Lakefly 2023 – Focus on Technique

Good writing doesn’t just happen. Hone your skills with these Lakefly workshops:

Time Ticks Away – Using the Clock or Calendar to Structure Your Novel
Patricia Skalka

Every novel unfolds over time. But how much time should pass between the beginning and the end?  Days, weeks, months, or decades? And why does it matter? We’ll look at the ways time affects the structure and pace of your work and how you can use this device to move your plot along. We’ll review books that use time as an obvious skeleton upon which the story is built and those that take a subtler approach. Finally, we’ll examine five different ways time is manifested and how these can be used to develop your storyline.

Patricia Skalka is the author of the award-winning Dave Cubiak Door County Mysteries. She turned to fiction following a successful career in nonfiction. Her many credits include: Staff Writer for Reader’s Digest, freelancer, ghost writer, writing instructor, and book reviewer.

Skalka is past-president of the Sisters in Crime Chicagoland Chapter and a member of several professional organizations, including The Authors Guild of America, Mystery Writers of America, and Society of Midland Authors. She lives in Milwaukee and Door County, WI.

Write Wisconsinably: The Power of Place
Patricia Kilday

“Come for the cheese; stay because your car won’t start.” Wisconsinites love making fun of our bubblers-sheepshead-upNort-stop’n’go lights culture, but this weirdness also can provide a unique atmosphere for a story. A strong sense of place intensifies the plot, sets the mood, and allows readers to leap into another world. In this workshop, we’ll explore ways to enrich writing through a sense of place, whether it’s rural Wisconsin, a bustling city, or a gator-infested swamp. Our goal is to transport readers into a world that feels so real, they’ll look up from the last page blinking, surprised to find themselves in their favorite armchair. Bring your current work in progress and best Badger-isms. Cheeseheads optional.

Pat Kilday, writing as Juliet Rosetti, is the author of The Escape Diaries, a romantic suspense series set in Wisconsin, as well as several Young Adult novels. Her non-fiction has appeared in Wisconsin Magazine, the Chicago Tribune, the Washington Post, and other publications. A farm girl, she grew up in the cheese/beer/Keep ‘er movin’ culture of America’s Dairyland. Her latest novel, The Care and Feeding of Orphans and Strays, also locally-set, was recently published.

Seven Touchstones to Writing an Award-Winning Crime-Thriller
Nicholas Chiarkas

A ‘touchstone’ is a fundamental or quintessential part or feature of a thing. In this workshop, Nickolas will explain the touchstones of writing a crime thriller, but with a bit of adjusting, he will explain how the touchstones can be applied to other genres as well.

Touchstones include point of view, characters, and keeping your promise to the reader. You will also learn the essential features of a perfect ending.

Nick Chiarkas is the author of the award-winning novels Weepers and Nunzio’s Way. Nick grew up in the Al Smith housing projects on Manhattan’s Lower East Side. When he was in the fourth grade, his mother was told by the principal of PS-1 that “Nick was unlikely ever to complete high school, so you must steer him toward a simple and secure vocation.” Instead, he became a writer, with a few stops along the way: a US Army Paratrooper, a New York City Police Officer; the Deputy Chief Counsel for the President’s Commission on Organized Crime; and the Director of the Wisconsin State Public Defender Agency. On the way, he picked up a Doctorate from Columbia University, a Law Degree from Temple University; and was a Pickett Fellow at Harvard.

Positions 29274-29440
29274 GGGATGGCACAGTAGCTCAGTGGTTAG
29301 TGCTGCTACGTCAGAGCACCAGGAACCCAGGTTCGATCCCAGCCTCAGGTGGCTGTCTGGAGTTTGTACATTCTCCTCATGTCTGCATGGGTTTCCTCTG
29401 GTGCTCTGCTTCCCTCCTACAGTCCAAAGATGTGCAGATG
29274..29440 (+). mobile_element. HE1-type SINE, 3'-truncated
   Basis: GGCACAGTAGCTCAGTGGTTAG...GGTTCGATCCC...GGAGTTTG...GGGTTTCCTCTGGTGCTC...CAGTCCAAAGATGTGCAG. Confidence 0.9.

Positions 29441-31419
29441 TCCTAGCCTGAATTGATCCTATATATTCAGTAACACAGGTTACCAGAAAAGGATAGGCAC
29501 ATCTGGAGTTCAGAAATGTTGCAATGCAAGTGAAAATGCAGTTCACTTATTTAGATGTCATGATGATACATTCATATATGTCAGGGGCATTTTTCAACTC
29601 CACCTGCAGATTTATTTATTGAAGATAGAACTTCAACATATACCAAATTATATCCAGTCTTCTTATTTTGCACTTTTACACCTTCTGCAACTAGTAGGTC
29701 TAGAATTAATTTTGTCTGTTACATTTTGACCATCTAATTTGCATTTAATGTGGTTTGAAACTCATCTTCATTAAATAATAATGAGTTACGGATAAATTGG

Worldbuilding & Organizing Data
Valerie J. Clarizio

Worldbuilding is essential for any story, regardless of genre. Whether your story setting is simply ordinary, extremely uncommon, or remarkably bizarre, you must build your book world in a clear and consistent manner.

In this workshop, Valerie will give you tips and tricks to help you build a world to make your characters come alive in any environment. She’ll also share ideas on how to organize and keep track of your characters and the rules of your world, as well as a few ideas on how to write through roadblocks. 

Valerie Clarizio is a USA Today, Amazon and Barnes & Noble bestselling author and co-host of Inside the Romance Buzz who has published 17 romance books comprising both novels and novellas. She lives in romantic Door County, WI, with her husband of more than 30 years. She loves to read, write, and spend time at her cabin in the Upper Peninsula of Michigan. She is an outdoors enthusiast, of which her favorite activity is hiking in national parks. While out on the trails, she has plenty of time to conjure up irresistible characters and unique storylines for her next romantic suspense, time travel, or contemporary romance novel.

Nailing the Middle Grade Voice
Kate Penndorf

This interactive workshop will have attendees diving into how to write for younger readers. That means learning how to edit out your adult voice in order to express the worldview of children. We’ll bring fun and playfulness to the page as we step back into our own pasts recalling how we once navigated from dependence to independence. Come ready to laugh, talk, and write. Takeaways for attendees will include how to develop a character aged 8-12 as well as questions to ask during revisions.